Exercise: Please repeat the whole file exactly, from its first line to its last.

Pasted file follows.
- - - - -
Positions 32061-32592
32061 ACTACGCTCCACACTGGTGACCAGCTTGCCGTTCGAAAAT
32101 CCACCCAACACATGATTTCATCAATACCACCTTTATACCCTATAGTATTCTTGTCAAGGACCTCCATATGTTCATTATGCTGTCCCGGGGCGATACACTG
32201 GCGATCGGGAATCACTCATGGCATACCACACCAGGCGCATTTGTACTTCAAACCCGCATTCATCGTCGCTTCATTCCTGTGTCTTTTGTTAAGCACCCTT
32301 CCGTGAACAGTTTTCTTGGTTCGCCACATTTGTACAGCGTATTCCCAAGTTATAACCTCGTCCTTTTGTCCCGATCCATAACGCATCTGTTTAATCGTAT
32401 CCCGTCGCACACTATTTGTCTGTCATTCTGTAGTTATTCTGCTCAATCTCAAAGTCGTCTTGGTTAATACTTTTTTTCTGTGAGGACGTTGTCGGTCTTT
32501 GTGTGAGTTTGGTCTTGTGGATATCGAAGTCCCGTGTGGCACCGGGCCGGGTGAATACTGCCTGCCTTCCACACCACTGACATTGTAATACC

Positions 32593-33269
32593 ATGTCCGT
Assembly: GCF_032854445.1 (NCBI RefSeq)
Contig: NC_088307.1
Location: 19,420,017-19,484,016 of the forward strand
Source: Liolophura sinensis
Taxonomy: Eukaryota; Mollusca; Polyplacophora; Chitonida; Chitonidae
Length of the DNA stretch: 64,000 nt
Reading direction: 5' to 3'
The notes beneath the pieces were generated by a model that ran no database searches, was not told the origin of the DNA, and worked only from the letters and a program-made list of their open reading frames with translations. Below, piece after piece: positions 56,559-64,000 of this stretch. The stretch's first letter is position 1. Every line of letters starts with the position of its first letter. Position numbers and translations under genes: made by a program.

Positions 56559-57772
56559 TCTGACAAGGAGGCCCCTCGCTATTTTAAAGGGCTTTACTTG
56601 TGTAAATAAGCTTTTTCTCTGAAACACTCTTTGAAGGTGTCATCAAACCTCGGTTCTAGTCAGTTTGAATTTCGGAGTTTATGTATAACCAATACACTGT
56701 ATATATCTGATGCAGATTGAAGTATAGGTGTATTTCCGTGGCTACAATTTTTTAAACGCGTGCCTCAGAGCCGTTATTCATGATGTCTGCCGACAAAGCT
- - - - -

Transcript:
Positions 32061-32592
32061 ACTACGCTCCACACTGGTGACCAGCTTGCCGTTCGAAAAT
32101 CCACCCAACACATGATTTCATCAATACCACCTTTATACCCTATAGTATTCTTGTCAAGGACCTCCATATGTTCATTATGCTGTCCCGGGGCGATACACTG
32201 GCGATCGGGAATCACTCATGGCATACCACACCAGGCGCATTTGTACTTCAAACCCGCATTCATCGTCGCTTCATTCCTGTGTCTTTTGTTAAGCACCCTT
32301 CCGTGAACAGTTTTCTTGGTTCGCCACATTTGTACAGCGTATTCCCAAGTTATAACCTCGTCCTTTTGTCCCGATCCATAACGCATCTGTTTAATCGTAT
32401 CCCGTCGCACACTATTTGTCTGTCATTCTGTAGTTATTCTGCTCAATCTCAAAGTCGTCTTGGTTAATACTTTTTTTCTGTGAGGACGTTGTCGGTCTTT
32501 GTGTGAGTTTGGTCTTGTGGATATCGAAGTCCCGTGTGGCACCGGGCCGGGTGAATACTGCCTGCCTTCCACACCACTGACATTGTAATACC

Positions 32593-33269
32593 ATGTCCGT
Assembly: GCF_032854445.1 (NCBI RefSeq)
Contig: NC_088307.1
Location: 19,420,017-19,484,016 of the forward strand
Source: Liolophura sinensis
Taxonomy: Eukaryota; Mollusca; Polyplacophora; Chitonida; Chitonidae
Length of the DNA stretch: 64,000 nt
Reading direction: 5' to 3'
The notes beneath the pieces were generated by a model that ran no database searches, was not told the origin of the DNA, and worked only from the letters and a program-made list of their open reading frames with translations. Below, piece after piece: positions 56,559-64,000 of this stretch. The stretch's first letter is position 1. Every line of letters starts with the position of its first letter. Position numbers and translations under genes: made by a program.

Positions 56559-57772
56559 TCTGACAAGGAGGCCCCTCGCTATTTTAAAGGGCTTTACTTG
56601 TGTAAATAAGCTTTTTCTCTGAAACACTCTTTGAAGGTGTCATCAAACCTCGGTTCTAGTCAGTTTGAATTTCGGAGTTTATGTATAACCAATACACTGT
56701 ATATATCTGATGCAGATTGAAGTATAGGTGTATTTCCGTGGCTACAATTTTTTAAACGCGTGCCTCAGAGCCGTTATTCATGATGTCTGCCGACAAAGCT